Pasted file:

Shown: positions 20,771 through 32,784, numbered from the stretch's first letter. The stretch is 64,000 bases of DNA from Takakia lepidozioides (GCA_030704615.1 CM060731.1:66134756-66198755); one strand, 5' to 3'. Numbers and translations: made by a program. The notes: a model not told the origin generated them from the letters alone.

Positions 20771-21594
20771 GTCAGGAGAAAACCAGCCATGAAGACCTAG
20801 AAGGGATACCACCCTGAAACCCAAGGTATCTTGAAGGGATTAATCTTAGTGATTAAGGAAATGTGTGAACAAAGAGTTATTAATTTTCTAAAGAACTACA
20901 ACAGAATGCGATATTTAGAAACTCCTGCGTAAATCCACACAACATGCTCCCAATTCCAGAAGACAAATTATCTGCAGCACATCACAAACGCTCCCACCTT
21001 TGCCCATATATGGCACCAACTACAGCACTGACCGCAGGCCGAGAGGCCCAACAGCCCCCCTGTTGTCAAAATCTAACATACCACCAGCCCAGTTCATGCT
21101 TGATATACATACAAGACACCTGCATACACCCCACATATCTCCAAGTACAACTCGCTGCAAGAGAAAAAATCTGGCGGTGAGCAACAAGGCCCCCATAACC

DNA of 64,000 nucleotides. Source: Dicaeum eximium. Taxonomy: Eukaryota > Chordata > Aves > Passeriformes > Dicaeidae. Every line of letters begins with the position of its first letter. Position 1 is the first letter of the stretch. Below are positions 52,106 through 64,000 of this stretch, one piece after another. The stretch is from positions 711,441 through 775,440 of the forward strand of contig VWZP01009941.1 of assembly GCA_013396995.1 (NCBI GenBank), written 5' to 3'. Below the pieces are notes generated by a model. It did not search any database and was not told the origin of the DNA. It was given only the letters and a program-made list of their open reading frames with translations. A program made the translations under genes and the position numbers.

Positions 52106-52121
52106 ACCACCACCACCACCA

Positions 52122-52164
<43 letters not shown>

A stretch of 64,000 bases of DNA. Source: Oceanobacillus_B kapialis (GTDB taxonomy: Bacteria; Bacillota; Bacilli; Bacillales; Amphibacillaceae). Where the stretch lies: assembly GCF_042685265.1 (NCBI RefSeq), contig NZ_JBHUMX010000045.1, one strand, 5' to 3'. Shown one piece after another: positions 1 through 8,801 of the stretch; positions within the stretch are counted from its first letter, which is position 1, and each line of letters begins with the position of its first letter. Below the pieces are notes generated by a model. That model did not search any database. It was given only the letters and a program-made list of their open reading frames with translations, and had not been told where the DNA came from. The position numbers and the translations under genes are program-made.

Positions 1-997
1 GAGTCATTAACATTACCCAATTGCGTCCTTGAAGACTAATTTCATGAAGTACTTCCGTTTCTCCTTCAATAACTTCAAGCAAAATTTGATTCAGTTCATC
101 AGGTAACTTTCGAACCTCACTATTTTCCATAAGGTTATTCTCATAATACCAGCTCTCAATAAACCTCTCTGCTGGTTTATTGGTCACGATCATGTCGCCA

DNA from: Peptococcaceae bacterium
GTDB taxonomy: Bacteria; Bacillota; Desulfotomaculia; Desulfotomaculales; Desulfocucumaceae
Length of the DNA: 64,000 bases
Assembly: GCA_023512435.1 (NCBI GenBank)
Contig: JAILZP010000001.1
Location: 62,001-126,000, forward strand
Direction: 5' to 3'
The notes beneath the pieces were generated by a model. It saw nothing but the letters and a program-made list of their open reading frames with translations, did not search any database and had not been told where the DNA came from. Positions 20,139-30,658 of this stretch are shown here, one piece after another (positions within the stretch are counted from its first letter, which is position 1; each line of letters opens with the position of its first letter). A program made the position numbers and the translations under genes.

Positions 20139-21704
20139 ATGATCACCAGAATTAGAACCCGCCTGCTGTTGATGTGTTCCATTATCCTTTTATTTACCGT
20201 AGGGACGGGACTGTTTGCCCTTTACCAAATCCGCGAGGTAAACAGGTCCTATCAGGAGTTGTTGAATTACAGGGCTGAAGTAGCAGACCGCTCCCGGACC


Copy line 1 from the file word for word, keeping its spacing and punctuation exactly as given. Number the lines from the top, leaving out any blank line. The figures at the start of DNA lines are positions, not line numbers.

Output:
Shown: positions 20,771 through 32,784, numbered from the stretch's first letter. The stretch is 64,000 bases of DNA from Takakia lepidozioides (GCA_030704615.1 CM060731.1:66134756-66198755); one strand, 5' to 3'. Numbers and translations: made by a program. The notes: a model not told the origin generated them from the letters alone.